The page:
Difference between revisions of "Idi Amin Dada"

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General '''Idi Amin Dada''' (1923 - 2003) (commonly known as '''Idi Amin''') was the [[Muslim]]<ref>[http://news.bbc.co.uk/2/hi/africa/3156011.stm The Idi Amin I knew - BBC]</ref> [[dictator]] of [[Uganda]] for 8 years in the 1970s.  
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General '''Idi Amin Dada''' (1923 - 2003) (commonly known as '''Idi Amin''') was the [[Muslim]]<ref>[http://news.bbc.co.uk/2/hi/africa/3156011.stm The Idi Amin I knew - BBC]</ref> [[dictator]] of [[Uganda]] for 8 years in the 1970s. Idi Amin held power from 1971 until 1979. In 1970 the British government established [[gun control]] laws <ref>http://www.nationalreview.com/corner/66751/gun-control-amin/dave-kopel#</ref> which aided in Idi Amin's ability to hold power. He executed mass [[genocide]]s against his people in order to stay in power and suffered from extreme [[paranoia]] and arrogance. His efforts and [[ideology]] spread to neighboring countries such as [[Rwanda]], [[Burundi]] and [[Tanzania]]. When he was threatened by [[UN|United Nations]] forces with the possibility of a trial for [[crimes against humanity]], he fled to the [[Middle East]] where he was harbored for 25 years without punishment until the end of his natural life. Under his tenue 300000 oppositionals were killed, include Christians.
 
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Idi Amin held power from 1971 until 1979. In 1970 the British government established [[gun control]] laws.<ref>http://www.nationalreview.com/corner/66751/gun-control-amin/dave-kopel#</ref> So he could executed mass [[genocide]]s against his people in order to stay in power and suffered from extreme [[paranoia]] and arrogance. His efforts and [[ideology]] spread to neighboring countries such as [[Rwanda]], [[Burundi]] and [[Tanzania]]. When he was threatened by [[UN|United Nations]] forces with the possibility of a trial for [[crimes against humanity]], he fled to the [[Middle East]] where he was harbored for 25 years without punishment until the end of his natural life. Under his tenue 300000 oppositionals were killed, include Christians.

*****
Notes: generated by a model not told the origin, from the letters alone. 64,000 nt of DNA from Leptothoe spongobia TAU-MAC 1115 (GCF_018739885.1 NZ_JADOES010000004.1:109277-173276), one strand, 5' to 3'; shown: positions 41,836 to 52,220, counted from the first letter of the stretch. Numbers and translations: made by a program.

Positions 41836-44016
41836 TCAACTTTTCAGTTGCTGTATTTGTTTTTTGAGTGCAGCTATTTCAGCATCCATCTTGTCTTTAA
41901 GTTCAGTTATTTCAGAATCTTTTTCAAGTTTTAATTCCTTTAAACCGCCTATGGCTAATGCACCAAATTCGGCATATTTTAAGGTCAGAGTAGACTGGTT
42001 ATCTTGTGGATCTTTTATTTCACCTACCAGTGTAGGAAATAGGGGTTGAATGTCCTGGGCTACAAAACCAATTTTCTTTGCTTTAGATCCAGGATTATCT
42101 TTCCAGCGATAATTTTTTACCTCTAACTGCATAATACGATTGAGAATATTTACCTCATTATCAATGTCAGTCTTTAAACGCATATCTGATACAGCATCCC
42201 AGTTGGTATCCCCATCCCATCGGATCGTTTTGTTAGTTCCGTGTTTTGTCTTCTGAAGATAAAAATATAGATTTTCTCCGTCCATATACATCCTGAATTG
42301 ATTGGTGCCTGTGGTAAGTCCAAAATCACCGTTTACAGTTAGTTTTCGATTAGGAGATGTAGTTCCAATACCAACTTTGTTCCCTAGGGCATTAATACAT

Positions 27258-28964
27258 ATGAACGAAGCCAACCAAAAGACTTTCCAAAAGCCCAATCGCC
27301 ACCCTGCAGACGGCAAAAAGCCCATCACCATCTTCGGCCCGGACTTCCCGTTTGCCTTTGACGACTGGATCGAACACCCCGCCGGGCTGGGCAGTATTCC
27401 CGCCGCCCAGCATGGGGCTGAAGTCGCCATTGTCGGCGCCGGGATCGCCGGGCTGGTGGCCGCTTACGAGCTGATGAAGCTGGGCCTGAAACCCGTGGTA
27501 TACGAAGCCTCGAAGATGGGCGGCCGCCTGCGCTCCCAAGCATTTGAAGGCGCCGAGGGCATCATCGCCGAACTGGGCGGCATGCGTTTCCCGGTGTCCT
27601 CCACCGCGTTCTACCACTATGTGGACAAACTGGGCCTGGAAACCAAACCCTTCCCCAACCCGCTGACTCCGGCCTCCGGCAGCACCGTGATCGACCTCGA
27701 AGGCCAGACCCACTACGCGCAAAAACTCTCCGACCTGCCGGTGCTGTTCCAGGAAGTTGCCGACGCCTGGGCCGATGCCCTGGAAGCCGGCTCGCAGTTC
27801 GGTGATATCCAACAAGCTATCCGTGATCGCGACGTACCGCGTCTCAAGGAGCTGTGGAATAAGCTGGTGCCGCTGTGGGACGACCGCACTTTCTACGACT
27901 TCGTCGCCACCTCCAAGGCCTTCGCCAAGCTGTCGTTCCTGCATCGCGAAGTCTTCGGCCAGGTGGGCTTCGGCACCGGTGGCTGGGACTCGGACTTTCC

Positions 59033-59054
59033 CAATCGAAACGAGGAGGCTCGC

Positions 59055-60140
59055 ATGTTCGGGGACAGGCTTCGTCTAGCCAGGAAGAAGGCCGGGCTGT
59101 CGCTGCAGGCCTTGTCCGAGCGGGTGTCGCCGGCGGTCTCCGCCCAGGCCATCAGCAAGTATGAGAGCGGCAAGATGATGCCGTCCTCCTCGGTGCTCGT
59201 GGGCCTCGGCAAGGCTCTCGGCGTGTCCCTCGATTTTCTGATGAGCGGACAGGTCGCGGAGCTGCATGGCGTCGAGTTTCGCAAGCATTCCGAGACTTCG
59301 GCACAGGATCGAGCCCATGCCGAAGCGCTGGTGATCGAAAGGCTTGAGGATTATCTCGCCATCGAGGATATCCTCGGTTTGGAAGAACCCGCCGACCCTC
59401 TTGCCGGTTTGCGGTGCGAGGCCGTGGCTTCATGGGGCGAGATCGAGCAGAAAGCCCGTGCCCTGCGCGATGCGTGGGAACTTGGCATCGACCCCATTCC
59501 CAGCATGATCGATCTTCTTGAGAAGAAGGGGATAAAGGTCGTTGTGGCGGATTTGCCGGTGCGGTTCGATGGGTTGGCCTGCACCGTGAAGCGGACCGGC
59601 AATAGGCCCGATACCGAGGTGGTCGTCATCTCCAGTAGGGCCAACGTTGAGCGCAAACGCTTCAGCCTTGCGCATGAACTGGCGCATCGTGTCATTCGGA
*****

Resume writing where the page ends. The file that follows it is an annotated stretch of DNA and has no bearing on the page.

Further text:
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There have been several movies about Idi Amin, including the 1974 film ''"General Idi Amin Dada'' <ref>http://www.imdb.com/title/tt0071544/</ref> and the [[Academy Award]]-winning film ''"The Last King of Scotland"''. <ref>http://www.imdb.com/title/tt0455590/</ref>
 
There have been several movies about Idi Amin, including the 1974 film ''"General Idi Amin Dada'' <ref>http://www.imdb.com/title/tt0071544/</ref> and the [[Academy Award]]-winning film ''"The Last King of Scotland"''. <ref>http://www.imdb.com/title/tt0455590/</ref>

Revision as of 15:24, 9 May 2013

Idi Amin Dada
Personal Life
Date & Place of Birth May 17, 1928
Koboko, Uganda
Parents Andreas Nyabire
Assa Aatte
Claimed religion Islam
Education
Spouse
Children
Date & Place of Death August 16, 2003
Jeddah, Saudi-Arabia
Manner of Death
Place of Burial
Dictatorial Career
Country Uganda
Military Service n/a
Highest rank attained n/a
Political beliefs Islamism
Political party
Date of Dictatorship January 25, 1971
Wars started First Uganda-Tanzania War
Second Uganda-Tanzania War
Number of Deaths attributed 300,000+

General Idi Amin Dada (1923 - 2003) (commonly known as Idi Amin) was the Muslim[1] dictator of Uganda for 8 years in the 1970s. Idi Amin held power from 1971 until 1979. In 1970 the British government established gun control laws [2] which aided in Idi Amin's ability to hold power. He executed mass genocides against his people in order to stay in power and suffered from extreme paranoia and arrogance. His efforts and ideology spread to neighboring countries such as Rwanda, Burundi and Tanzania. When he was threatened by United Nations forces with the possibility of a trial for crimes against humanity, he fled to the Middle East where he was harbored for 25 years without punishment until the end of his natural life. Under his tenue 300000 oppositionals were killed, include Christians.

There have been several movies about Idi Amin, including the 1974 film "General Idi Amin Dada [3] and the Academy Award-winning film "The Last King of Scotland". [4]

references